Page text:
Front End Optimization – Part 2

One fairly common thing in javascript programming is the need to add/edit the html contents of an element on the page. It turns out that there’s actually a pretty significant performance impact on how quickly this update renders depending on how you do the actual edit. The main 5 ways to add/edit html via javascript are the following:

  • Document.write() method
  • element.innerHTML (before element is in the DOM)
  • element.innerHTML (after element is in the DOM)
  • DOM manipulations on the element (before element is in the DOM)
  • DOM manipulations on the element (after the element is in the DOM)

So the first thing to note is that whenever you’re faced with the question of adding/editing html before or after adding it to the DOM you should always make any changes BEFORE adding it to the DOM. The performance difference of this is pretty significant as if the element is in the DOM the browser must immediately render the changes as the edits are taking place. If you modify the html before attaching the element to the DOM, however, the updates stay only in memory and don’t get rendered until the edits are in place.

This is the single most important factor for performance in this task. In fact, the difference is often so drastic (particularly in IE browsers) that in many cases it’s actually better to remove the element from the DOM, edit the contents, and re-attach it instead of editing it directly. This also allows you to sidestep odd inconsistencies in IE with the innerHTML method (in some cases editing the innerHTML attribut7e of an object can cause a browser cache in IE – in particular when the element is a child of a table element).

Now that we know to edit contents before attaching elements to the DOM, which method should we use? In general, the order of speeds of the methods is as follows:

  1. document.write() method
  2. element.innerHTML attribute
  3. DOM manipulations

Document.write is consistently the fastest across browsers and is often the best method to use when it’s possible. The main drawback of this method, however, is that it can only be used during initial browser load/rendering. If the method is used after the page has been initially rendered it will have the undesirable effect of either crashing the browser or clearing the current page and replacing the entire page contents with the write statement instead. This makes it unusable for adding elements after initial page load or editing the contents of an element after page load, but the pure speed/flexibility (it basically allows you to write any html to the page including inline css and javascript – though javascript tags must be written as a combined string instead a standard script tag [for example “<scr”+”ipt>”]) make it an option worth using when possible.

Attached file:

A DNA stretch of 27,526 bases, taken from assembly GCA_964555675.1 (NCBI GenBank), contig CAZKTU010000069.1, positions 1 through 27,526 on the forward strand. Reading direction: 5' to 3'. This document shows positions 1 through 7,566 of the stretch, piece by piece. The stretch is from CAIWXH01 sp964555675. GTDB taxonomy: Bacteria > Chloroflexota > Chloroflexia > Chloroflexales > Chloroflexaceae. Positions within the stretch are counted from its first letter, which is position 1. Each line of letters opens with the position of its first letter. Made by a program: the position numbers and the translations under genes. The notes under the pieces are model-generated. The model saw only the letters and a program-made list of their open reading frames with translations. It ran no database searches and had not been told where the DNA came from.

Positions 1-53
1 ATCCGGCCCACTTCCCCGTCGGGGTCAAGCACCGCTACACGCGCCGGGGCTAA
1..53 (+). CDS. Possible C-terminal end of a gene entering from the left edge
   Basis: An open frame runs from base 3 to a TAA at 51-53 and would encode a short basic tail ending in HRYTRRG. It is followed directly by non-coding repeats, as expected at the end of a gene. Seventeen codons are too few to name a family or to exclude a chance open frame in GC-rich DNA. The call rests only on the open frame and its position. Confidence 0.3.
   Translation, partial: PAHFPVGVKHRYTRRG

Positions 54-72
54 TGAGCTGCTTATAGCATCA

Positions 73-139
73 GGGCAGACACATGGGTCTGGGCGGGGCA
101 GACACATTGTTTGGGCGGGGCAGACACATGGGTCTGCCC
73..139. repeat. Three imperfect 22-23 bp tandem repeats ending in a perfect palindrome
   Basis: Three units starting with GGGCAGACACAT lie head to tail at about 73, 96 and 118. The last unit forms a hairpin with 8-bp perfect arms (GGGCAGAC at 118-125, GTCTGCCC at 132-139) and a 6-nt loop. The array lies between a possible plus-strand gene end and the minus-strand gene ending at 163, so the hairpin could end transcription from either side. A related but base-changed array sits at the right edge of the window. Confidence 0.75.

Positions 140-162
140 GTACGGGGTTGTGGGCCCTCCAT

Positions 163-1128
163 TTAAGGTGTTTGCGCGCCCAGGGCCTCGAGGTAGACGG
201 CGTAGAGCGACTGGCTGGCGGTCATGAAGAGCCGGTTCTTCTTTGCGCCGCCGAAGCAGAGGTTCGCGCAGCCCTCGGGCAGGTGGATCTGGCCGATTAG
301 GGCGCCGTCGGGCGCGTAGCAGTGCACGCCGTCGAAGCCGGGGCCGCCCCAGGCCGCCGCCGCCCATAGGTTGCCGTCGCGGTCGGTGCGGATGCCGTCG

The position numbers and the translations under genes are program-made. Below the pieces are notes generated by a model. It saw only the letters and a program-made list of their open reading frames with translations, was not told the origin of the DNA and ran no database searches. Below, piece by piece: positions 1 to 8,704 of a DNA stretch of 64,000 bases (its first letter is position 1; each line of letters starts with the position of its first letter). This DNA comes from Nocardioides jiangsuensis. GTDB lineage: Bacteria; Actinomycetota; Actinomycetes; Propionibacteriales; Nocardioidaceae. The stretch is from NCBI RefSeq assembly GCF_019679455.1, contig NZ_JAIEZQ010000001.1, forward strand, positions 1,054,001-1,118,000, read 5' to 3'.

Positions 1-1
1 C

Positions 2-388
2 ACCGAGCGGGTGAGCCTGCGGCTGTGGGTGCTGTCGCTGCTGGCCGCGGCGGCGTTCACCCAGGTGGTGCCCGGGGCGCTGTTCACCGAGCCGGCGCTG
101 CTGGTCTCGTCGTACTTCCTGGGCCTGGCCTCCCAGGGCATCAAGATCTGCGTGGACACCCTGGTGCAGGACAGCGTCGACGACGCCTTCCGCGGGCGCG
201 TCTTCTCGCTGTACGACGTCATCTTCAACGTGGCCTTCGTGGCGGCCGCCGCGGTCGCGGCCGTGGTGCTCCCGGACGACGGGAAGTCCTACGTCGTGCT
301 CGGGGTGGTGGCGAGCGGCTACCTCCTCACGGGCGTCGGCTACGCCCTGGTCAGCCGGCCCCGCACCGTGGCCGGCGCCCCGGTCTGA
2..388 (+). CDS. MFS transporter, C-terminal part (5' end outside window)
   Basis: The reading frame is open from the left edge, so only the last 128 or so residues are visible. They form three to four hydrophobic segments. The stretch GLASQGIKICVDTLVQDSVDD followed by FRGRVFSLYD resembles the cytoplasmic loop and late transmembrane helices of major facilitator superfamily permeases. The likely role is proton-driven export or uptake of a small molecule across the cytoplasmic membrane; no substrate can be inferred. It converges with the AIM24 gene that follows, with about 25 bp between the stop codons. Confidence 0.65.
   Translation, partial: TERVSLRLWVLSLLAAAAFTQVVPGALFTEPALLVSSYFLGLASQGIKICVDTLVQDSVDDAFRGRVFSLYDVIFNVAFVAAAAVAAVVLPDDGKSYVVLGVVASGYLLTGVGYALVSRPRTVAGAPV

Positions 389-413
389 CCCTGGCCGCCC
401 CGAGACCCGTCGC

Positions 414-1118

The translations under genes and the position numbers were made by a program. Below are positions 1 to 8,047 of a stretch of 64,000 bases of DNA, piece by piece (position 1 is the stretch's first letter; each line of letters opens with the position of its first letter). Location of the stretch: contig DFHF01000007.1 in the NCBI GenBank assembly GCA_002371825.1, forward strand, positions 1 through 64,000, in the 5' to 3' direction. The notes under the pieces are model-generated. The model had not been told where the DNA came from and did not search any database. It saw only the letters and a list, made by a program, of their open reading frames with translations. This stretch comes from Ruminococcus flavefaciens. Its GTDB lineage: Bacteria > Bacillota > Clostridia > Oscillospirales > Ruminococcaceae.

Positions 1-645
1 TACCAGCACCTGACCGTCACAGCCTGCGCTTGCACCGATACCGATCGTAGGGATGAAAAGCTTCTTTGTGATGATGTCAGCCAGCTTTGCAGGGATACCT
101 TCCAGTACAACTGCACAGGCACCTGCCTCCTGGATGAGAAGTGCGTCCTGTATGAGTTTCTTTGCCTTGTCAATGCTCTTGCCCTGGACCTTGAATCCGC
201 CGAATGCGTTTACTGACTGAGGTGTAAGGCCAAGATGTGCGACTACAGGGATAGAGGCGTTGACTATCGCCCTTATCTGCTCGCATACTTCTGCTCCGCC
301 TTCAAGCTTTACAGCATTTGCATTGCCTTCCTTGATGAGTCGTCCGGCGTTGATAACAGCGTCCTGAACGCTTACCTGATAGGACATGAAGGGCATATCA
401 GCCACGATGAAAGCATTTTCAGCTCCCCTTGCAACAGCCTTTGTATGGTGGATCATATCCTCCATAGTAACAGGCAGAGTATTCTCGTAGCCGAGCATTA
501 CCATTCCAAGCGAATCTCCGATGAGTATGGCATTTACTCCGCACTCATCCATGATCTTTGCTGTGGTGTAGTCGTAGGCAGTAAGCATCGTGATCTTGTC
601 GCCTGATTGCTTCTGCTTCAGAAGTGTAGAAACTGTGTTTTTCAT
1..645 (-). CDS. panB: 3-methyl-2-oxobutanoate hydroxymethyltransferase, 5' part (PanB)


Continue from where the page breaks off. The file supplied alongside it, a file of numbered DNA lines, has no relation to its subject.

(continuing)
The next fastest method is the element.innerHTML method. This method is very readable and easy to construct quickly in general. One other suggestion is when concatenating strings to form the innerHTML use a temporary variable and apply it to the element only once. For example:
var innerHTML = "<div>";
innerHTML += "Inner Contents";
innerHTML += "</div>";
element.innerHTML = innerHTML;

This speeds up rendering (since it only has to update the DOM/render the change once) and prevents some inconsistencies when using the concatenation/assignment operators in certain browsers.

The last, and by far the slowest, method is to do direct DOM manipulations. This is a broad categorization of using methods like the following:
var element = document.createElement('DIV');
var element2 = document.createElement('DIV');

This technique has many disadvantages. It renders slowly as each element is added and styled as it is appended to the DOM. Although you can improve this drastically by waiting to attach the top level element to the DOM until all the inner elements are completed, it still doesn’t compare with the previous methods described above. This code is also much harder to read (in general) than the above methods as each style, class, and attribute of the element must be assigned individually. This also leads to much larger code than the previous methods which adds to download time and parsing time. This method is really only suitable when you’re editing specific attributes or doing very minor manipulations.

And that wraps up the 5 different methods. Hopefully someone out there finds this helpful.

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